It has opened doors to study sophisticated areas of nanostructures, and establish cooperation with industry. The other benefits like scientific attractiveness to potential foreign collaborations and high-impact publications and patents are secondary, which are cumulative.
Brno is a science hub, not only in the Czech Republic but also in the Central European region. How do you see the future?
We need to stick together, CEITEC is coexisting and we should keep maintaining that! We have connected the power forces, to achieve something exceptional for the Czech Republic; which is a big asset and we should keep it running.
In the initial stages, many had raised questions about the advantages of this consortium, but now they have changed their view. However, we still have to achieve a lot, but our success-trajectory is not bad at all.
The only dilemma is the termination of the national sustainability program in 2020, which will make us more financially dependent on other projects and grants, a situation analogous to winning a lottery. This scenario is not beneficial for sustaining an institute having visionary expertise. If you lack proper financial security, we could be easily diverted from our journey, which is a big question mark for the future.
What is your view on the broader dissemination of science to society?
In the beginning, we were a little bit skeptical about it, but now we are doing it routinely. I like that the broader dissemination of scientific outcome has become mandatory in the EU-funded projects.
At the end of the day, we scientists do not want to get isolated. When it is done in a reasonable way, we are always ready to lend a hand. As an example, during the Science Party Brno, citizens could come close to science and I enjoyed being there. Moreover, the magazine (CEITEC Connect) you are running is also a nice way to disseminate science. The younger generation is learning and they are well equipped to publicize science to a wider audience.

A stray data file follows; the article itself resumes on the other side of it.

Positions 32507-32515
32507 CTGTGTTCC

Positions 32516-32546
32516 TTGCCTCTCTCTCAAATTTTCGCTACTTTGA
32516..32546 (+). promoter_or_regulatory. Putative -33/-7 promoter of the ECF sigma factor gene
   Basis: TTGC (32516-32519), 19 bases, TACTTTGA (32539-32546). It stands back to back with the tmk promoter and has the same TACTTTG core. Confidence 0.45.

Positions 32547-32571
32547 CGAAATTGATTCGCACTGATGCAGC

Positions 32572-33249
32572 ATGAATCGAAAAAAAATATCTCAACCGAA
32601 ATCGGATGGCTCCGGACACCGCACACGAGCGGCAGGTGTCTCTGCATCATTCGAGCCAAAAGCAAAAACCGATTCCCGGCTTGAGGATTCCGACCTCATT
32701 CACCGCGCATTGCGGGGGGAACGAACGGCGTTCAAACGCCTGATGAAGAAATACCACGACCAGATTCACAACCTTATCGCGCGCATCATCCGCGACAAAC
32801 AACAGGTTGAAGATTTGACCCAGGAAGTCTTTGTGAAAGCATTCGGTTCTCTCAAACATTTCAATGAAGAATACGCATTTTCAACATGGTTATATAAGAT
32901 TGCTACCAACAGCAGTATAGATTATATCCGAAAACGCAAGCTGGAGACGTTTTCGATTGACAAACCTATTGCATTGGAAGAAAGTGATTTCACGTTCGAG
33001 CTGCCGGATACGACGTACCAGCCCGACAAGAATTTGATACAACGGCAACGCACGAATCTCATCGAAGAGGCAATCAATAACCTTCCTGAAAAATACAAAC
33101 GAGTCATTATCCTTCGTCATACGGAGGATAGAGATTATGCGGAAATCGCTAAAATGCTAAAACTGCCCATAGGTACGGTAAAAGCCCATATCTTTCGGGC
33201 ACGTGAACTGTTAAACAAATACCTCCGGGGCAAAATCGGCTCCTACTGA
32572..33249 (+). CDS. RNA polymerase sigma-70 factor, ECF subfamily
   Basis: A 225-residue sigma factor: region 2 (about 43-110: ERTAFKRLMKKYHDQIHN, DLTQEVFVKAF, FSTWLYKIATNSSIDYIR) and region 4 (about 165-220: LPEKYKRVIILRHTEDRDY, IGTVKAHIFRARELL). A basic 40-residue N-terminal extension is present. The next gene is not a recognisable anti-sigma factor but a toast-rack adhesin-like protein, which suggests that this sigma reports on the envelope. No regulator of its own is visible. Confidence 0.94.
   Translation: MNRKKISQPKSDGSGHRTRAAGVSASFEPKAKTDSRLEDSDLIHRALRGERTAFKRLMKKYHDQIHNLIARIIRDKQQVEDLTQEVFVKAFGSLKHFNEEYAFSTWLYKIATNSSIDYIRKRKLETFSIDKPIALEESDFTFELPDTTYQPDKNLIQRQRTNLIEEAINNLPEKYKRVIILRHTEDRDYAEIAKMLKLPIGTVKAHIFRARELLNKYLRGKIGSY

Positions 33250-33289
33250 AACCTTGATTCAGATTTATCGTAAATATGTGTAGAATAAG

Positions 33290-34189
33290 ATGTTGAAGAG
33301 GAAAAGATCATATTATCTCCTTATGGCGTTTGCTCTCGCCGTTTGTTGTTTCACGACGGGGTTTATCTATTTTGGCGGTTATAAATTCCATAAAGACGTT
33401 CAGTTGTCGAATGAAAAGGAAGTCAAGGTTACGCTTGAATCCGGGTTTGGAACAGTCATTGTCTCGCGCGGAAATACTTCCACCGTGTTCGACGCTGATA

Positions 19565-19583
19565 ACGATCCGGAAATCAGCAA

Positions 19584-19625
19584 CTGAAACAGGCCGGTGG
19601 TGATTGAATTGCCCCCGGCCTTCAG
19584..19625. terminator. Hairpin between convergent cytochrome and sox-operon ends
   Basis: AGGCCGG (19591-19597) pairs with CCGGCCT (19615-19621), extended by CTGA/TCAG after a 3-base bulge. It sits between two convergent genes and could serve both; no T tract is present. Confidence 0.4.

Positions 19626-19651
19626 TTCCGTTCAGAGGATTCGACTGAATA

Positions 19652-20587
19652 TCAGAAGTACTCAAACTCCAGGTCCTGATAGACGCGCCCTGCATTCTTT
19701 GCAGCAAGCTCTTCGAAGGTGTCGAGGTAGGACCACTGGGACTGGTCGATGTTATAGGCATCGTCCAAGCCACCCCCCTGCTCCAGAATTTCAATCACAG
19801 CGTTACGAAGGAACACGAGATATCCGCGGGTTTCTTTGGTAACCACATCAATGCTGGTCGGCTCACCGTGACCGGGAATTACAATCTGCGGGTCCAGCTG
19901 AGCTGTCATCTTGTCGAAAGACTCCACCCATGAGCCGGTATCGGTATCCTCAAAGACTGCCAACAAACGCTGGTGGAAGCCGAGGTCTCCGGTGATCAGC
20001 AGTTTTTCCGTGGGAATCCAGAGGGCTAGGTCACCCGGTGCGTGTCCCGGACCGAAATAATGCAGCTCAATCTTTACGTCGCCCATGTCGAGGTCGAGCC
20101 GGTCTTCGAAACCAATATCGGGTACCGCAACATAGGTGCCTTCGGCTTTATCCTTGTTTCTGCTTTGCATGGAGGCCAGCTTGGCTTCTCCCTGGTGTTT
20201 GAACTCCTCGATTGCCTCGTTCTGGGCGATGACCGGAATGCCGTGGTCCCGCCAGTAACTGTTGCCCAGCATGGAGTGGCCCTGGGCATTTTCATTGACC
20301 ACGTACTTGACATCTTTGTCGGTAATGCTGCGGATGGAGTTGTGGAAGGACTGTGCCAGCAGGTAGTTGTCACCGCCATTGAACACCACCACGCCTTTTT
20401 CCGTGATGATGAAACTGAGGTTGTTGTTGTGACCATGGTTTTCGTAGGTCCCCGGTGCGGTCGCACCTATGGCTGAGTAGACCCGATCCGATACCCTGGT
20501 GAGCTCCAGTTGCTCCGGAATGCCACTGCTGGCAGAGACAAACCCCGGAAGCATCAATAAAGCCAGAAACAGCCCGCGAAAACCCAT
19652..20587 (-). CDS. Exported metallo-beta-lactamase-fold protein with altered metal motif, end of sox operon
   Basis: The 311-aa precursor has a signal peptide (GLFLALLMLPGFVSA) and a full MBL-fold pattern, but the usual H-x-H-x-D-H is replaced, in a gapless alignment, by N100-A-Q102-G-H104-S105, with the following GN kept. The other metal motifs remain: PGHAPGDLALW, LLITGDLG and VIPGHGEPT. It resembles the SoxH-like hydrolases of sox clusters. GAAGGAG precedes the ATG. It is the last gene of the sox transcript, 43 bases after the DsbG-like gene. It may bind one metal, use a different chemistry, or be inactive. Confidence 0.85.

Thanks, that is great to hear! However, what aspect of science do you not support?
Science should not be a competition! When you see it as a competition, you will start to cheat, some of you! You should be curious, open to learning throughout the process. Unfortunately, science is dealt with in a different way now. Everyone is rushing to publish more and more, at the expense of quality. This makes me sad!
What keeps you motivated to do science?
To learn, understand, and untangle new phenomena.
And most importantly, to serve society. At the beginning of the journey, it was not the case, but with age, you start to ask yourself what is science good for?
Sometimes, your children are asking you about the credibility of science! When you start giving them rational answers, you earn the motivation to walk more.
What would you like to do when you step out of the lab?
I am a skier! You can see this model of the Jimramov ski resort and me skiing there, prepared by my grandson. During the winter, we visit Jimramov every weekend and spend time at the resort and our weekend house, with the whole family.
Apart from skiing, I enjoy riding my bike to work every day.
Moreover, I love to read, especially about politics. I am always aware and try to stay updated concerning local politics.
The Jimramov Ski-resort model: a gift from Prof. Šikola’s grandson
Any advice for future scientists?
Do not compete in science! Be genuine; be respectful to nature, and the laws of nature. We should utilize the expertise of other scientific disciplines around us, through collaborations! We have that option in CEITEC; harness the abilities to solve important real-life questions.
Interview and editing by Somsuvro Basu
Photography by Emil Gallík
Publication date: 01.07.2019